Grime artist Wiley has apologised for “generalising” about Jewish people after being banned from social media.
In an interview with Sky News, the artist insisted: “I’m not racist.”
“My comments should not have been directed to all Jews or Jewish people. I want to apologise for generalising, and I want to apologise for comments that were looked at as anti-Semitic.”
Twitter had earlier banned his account permanently after a public backlash over a perceived lack of action.
“We are sorry we did not move faster,” Twitter said in a statement.
Sky News reported that the offensive tweets were sparked by a falling-out between the rapper and his former manager, who is Jewish. The pair cut ties in recent days.
“I just want to apologise for generalising and going outside of the people who I was talking to within the workspace and workplace I work in,” Wiley said.
“I’m not racist, you know. I’m a businessman. My thing should have stayed between me and my manager, I get that.”
However, the artist appeared in the interview to refuse to distance himself from most of the anti-Semitic comments he posted on social media.
Wiley’s series of anti-Semitic tweets appeared on Friday night.
One tweet read: “I don’t care about Hitler, I care about black people”, and compared the Jewish community to the Ku Klux Klan.
Twitter did not immediately respond, prompting a public outcry and a 48-hour boycott of Twitter by many users over what they said had been an unacceptable delay.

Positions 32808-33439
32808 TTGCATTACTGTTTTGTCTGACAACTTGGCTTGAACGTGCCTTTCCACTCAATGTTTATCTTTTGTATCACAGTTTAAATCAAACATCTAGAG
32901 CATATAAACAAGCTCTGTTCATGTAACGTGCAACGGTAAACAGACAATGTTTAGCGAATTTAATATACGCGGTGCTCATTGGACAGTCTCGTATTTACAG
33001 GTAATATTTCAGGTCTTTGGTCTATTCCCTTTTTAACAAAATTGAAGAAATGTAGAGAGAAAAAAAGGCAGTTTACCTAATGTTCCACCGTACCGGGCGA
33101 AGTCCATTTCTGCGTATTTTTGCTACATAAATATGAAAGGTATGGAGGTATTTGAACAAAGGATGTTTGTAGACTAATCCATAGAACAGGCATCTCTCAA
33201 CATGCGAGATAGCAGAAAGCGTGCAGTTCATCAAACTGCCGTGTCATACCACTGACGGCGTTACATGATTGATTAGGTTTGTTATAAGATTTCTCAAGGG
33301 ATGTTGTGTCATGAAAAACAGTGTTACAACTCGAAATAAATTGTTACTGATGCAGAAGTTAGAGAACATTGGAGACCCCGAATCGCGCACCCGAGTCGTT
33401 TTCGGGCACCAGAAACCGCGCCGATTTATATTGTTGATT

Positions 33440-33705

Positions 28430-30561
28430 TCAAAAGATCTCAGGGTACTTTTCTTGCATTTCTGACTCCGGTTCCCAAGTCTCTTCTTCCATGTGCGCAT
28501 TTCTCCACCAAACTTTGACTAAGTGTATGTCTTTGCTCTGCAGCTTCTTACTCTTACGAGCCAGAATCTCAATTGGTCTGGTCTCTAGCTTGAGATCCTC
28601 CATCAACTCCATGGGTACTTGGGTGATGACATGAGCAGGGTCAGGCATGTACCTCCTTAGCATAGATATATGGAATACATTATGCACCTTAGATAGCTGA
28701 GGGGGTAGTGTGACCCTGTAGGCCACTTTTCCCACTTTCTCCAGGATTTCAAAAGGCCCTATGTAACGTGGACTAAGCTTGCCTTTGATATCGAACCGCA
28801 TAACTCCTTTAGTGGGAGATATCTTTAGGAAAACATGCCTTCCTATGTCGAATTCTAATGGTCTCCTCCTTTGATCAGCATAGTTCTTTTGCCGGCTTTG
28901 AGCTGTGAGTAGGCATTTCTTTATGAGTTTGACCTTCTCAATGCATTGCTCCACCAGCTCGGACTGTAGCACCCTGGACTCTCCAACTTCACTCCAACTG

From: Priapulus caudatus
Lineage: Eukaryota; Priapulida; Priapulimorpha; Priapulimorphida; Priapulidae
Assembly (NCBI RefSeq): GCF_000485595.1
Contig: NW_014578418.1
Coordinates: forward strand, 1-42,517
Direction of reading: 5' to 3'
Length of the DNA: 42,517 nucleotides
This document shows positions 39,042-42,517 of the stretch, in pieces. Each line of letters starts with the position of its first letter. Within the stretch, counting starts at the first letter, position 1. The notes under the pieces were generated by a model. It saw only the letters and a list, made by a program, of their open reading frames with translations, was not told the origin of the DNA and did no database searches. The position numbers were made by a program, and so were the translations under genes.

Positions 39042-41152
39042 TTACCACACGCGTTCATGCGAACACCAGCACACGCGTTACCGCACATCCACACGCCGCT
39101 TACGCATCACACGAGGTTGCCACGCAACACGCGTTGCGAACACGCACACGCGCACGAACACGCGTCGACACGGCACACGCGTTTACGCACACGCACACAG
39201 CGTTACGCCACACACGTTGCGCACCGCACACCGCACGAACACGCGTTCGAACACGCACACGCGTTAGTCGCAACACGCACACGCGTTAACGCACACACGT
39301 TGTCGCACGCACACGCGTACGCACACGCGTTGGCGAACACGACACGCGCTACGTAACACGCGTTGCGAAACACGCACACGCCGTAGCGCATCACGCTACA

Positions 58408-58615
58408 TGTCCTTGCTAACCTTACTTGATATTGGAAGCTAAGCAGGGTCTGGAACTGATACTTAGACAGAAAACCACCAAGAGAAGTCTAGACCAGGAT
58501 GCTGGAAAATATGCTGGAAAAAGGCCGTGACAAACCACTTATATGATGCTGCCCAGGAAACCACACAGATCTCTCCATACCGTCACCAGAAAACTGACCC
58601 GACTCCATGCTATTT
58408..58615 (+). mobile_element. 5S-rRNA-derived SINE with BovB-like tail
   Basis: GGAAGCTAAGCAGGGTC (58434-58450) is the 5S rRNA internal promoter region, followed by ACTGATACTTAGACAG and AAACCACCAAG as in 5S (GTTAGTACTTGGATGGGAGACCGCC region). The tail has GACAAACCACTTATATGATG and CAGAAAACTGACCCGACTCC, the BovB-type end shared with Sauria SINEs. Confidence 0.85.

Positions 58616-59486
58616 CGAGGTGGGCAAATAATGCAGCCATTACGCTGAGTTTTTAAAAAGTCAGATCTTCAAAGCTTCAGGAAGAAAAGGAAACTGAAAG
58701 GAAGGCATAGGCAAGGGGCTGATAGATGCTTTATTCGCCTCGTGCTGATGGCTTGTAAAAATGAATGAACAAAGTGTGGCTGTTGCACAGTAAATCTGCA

The social network eventually banned Wiley for violating its “hateful conduct” policy – a day after Facebook and Instagram had deleted the music star’s accounts for “repeated violations” of their rules.
Twitter said it had decided to make an earlier temporary ban permanent, and wipe all his past posts from its platform, “upon further consideration”.
“We deeply respect the concerns shared by the Jewish community and online safety advocates,” the statement said, promising to continue to tackle anti-Semitism.
The star, known as the “godfather of grime”, was awarded an MBE for services to music in 2018.
He told Sky News he would hand back the honour following calls for him to be stripped of it, saying he had “never wanted it”.
“I never felt comfortable going to get it. Just look at Britain’s colonialism history,” he said.
When asked what he would like to say to his fans, he responded angrily saying fans were fickle and, at 41, he was no longer “current” and was at the end of his career.